the thirties, the interest for gliding started in Sweden. In 1933, the
first Swedish sailplane, a Grunau ESG-31 was registered as SE-ADP. It
belonged to the aircraft designer Edmund Sparrmann. 1941 was a
significant year. The new Soaring Centre at Ålleberg was opened.
It is still an important centre for gliding in Sweden, with its
airfield, school, workshop and museum.
Air Force supported at an early stage the civil gliding movement. The
sailplane activity was a good base of recruitment for future Air Force
pilots. When the need for pilots increased in the years of WWII, this
became still more important.
the beginning of the forties, the Air Force started sailplane activities
of its own. The target group was the non-flying personnel. Many of them
had naturally a great interest in aviation. This group now got the
chance to fly themselves, and talented pilots could be discovered for
further training to ”real pilot”. All this was obtained for a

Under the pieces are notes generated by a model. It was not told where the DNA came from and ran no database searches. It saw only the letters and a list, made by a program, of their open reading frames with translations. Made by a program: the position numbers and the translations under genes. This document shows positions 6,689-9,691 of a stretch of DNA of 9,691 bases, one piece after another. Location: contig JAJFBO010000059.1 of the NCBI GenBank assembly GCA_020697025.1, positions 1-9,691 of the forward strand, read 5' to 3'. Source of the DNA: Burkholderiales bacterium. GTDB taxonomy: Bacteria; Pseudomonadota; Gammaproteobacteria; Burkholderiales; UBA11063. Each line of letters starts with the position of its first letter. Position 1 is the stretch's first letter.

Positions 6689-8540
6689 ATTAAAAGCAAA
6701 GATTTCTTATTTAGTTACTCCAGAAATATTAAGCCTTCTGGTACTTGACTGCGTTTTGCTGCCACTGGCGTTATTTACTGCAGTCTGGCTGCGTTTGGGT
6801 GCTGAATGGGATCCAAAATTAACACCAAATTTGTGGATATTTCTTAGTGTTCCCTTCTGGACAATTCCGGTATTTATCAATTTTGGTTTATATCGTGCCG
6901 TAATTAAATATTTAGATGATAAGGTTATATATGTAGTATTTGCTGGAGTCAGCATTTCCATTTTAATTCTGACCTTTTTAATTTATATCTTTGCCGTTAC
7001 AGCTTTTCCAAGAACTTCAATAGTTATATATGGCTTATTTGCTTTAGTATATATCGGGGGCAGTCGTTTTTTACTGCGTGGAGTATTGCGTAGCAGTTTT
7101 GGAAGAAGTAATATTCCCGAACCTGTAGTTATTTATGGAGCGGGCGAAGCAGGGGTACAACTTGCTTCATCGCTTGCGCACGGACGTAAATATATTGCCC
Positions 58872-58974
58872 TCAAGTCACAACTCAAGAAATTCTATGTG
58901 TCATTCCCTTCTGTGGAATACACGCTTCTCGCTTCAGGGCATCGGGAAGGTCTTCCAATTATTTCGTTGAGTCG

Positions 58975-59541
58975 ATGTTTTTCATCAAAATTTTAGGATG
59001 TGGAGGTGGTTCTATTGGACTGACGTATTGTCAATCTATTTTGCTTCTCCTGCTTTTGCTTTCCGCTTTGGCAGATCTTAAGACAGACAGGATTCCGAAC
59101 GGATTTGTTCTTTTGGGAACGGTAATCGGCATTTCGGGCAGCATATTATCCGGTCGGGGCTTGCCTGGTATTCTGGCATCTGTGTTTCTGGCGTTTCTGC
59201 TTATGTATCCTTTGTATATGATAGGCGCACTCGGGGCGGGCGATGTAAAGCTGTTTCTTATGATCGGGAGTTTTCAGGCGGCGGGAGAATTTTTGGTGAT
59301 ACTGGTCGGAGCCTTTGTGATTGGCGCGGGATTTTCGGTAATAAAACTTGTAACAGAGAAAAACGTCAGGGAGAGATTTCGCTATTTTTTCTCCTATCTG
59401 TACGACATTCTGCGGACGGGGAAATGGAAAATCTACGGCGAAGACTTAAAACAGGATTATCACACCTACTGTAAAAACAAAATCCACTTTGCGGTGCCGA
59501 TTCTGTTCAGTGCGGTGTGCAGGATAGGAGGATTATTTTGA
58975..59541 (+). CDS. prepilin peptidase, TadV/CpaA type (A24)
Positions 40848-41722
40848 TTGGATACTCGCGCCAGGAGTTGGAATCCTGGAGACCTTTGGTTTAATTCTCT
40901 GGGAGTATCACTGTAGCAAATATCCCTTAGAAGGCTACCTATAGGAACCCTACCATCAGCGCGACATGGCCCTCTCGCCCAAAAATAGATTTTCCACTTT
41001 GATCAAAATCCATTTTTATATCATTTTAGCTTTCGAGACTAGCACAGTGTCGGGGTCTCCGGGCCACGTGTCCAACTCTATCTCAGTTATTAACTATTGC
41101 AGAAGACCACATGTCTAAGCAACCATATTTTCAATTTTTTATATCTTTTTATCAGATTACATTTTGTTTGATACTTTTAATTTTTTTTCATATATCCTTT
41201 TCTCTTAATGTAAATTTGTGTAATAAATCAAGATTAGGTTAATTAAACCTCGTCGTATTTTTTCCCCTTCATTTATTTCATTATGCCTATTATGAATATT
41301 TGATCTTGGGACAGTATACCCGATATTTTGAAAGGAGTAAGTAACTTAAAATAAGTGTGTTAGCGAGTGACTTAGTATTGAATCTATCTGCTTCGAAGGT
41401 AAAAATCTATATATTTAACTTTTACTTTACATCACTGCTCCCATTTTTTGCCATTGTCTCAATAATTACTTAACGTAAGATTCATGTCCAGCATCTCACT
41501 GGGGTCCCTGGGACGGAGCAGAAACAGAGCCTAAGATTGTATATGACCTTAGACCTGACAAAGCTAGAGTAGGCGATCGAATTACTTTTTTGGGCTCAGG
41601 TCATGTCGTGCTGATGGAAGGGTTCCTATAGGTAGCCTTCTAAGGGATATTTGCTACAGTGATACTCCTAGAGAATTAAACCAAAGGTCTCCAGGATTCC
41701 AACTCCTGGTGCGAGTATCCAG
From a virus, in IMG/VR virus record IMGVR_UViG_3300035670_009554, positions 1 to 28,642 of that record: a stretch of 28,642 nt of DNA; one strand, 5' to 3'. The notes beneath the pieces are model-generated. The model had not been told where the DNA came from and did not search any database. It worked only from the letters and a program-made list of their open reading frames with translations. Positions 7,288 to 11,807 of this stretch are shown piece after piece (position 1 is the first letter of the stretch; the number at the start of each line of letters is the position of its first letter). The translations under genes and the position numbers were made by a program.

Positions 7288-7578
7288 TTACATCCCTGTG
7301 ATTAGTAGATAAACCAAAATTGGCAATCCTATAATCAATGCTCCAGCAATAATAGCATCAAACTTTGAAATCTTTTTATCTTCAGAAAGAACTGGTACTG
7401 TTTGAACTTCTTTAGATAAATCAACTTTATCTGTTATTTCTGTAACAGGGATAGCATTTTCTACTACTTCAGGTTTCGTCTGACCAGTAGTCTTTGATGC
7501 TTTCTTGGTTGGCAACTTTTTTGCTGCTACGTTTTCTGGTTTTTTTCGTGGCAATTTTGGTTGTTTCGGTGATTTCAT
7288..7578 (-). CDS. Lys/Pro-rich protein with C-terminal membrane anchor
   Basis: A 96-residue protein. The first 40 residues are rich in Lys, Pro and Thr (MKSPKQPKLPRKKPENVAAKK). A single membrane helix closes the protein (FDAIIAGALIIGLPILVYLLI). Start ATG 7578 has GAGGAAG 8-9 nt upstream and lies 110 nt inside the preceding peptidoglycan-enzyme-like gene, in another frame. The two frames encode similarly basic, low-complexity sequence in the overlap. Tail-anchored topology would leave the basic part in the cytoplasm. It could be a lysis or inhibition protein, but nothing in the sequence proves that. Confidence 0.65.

reasonable sum of money and without wasting much valuable fuel. The
activities were held at off-duty hours at evenings and weekends.
Air Force wings were provided with one or two training gliders and some
real soaring sailplanes. Most of the aircraft were delivered as building
kits and were assembled during the winters by the sailplane fliers
the fifties, the Air Force phased out the sailplane activities. The
aircraft were handed over to the civil clubs.
note the Lg 105 in the list below - a Swedish transport glider
than never went into service.
Please click on the thumbnails for pictures and information
101 - Schulgleiter SG 38 (1943-1953)
105 - AB Flygindustri Fi-3
|Se 102 - Grunau Baby IIB-2 (1942-1953)|
|Se 103 - DFS Kranich (1943-1953)|
104 - DFS Weihe
|© 2002 Lars Henriksson, Ljungskile, Sweden||Updated: 2002-02-06|